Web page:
POLLWATCH: Mr Cameron battling headwinds of his own

As the ongoing weather chaos across Britain continues to dominate the news, there is a great deal of chatter about how it is all affecting the perception of our political leaders. Less than a week ago pressure was beginning to mount on the Prime Minister regarding when he would even visit the areas suffering from flooding, having been beaten to the Somerset Levels by Prince Charles on his flood wagon. Now, just days later, in addition to the misery of having their homes washed out, flooding victims have to put up with the ultimate indignity of welly-clad politicians striding gallantly to their ‘rescue’.

Politicians all of course want to be seen as taking charge of the situation.  For Mr Cameron he also has the salutary lesson of the electoral consequences of a major weather event for President Bush who, whether fairly or not, got it in the neck over Hurricane Katrina.

Whether Government attempts to address the situation are in fact futile have received a lot of debate in recent days, and people are genuinely divided about it. When ComRes asked the public about whether there is little the Government can do to minimise the effect of something as powerful as the weather, almost the same number agreed there was little it could do (43%) as disagreed (44%).

But this does not mean the Government can get away with doing nothing. In fact, many people think it can do much more. Even when prompted with specific Government proposals, such as sending in the army and providing £150 million of funding over the next two years, fewer than a quarter of Britons (23%) think that the Government is doing enough to help with the flooding. Nearly half (44%) think that it is not doing enough, leaving the NET rating for the Government’s efforts at -21. This drops to -33 among those living in the South West, where the flooding began and most people (52%) think the Government is not doing enough. Whether Mr Cameron's "money no object" pledge is enough to shift this opinion remains to be seen.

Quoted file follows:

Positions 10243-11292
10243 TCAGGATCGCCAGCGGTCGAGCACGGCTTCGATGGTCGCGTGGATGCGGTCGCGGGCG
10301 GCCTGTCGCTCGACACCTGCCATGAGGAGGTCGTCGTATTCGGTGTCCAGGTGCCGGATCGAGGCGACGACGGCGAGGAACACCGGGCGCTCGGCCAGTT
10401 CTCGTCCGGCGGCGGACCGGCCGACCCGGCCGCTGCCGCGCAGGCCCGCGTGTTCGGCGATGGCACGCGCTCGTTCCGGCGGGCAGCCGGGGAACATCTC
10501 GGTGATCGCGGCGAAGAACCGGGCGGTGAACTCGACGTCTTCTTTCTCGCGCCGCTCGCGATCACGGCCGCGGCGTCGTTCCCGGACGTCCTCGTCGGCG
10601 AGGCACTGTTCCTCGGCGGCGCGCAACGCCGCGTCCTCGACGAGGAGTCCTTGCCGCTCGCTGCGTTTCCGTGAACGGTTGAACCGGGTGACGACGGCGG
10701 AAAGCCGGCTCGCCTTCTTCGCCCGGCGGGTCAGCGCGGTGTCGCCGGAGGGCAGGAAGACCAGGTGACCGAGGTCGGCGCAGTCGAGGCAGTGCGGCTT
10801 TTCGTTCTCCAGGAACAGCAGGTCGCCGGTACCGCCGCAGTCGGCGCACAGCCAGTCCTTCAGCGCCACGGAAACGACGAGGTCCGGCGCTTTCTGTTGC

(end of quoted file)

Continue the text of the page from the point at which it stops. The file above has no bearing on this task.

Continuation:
Base: All GB adults (n=2,013), South West (n=196)

It's not that people don't like intervention - 71% think helping with the flooding is a good use of army resources – it’s just that they think more can and should be done.  For example, an overwhelming 82% of the British public think that the Government would be doing more than it is doing in Somerset if London was flooded as badly. Just 8% disagree. This again suggests a view that the Government could do more if it wanted to.

Base: All GB adults (n=2,013)

Although a crisis can offer opportunities for the man in charge to appear like a rock of stability, the Prime Minister has still faced challenges from other politicians looking to get in on the action. For example, Nigel Farage’s demand that the UK’s foreign aid budget be spent on the flooding chimes strongly with the popular mood. ComRes polling for ITV News and splashed by the Daily Mail yesterday, shows that three quarters of British adults (73%) agree that money currently spent on the UK’s foreign aid budget should be diverted towards dealing with the flooding in Somerset.

But perhaps most worrying for Mr Cameron is that half of Britons (50%) think that the problems with Britain’s flood defences are probably a result of the Government’s programme of spending cuts. Although 29% think this is not the case, while debates about dredging and pumping continue, the spectre of Government responsibility for the crisis lingers in the air. It also gives the Government’s enemies the potential to attack, saying that drastic cuts in the short term only cost more in the long run.

But however futile one thinks it is to try and tame nature, the problem is not expected to go away by itself. Two thirds of Britons (65%) think that the weather in the UK seems to get worse every year.  Given the forecast for the next week or so, they could be right.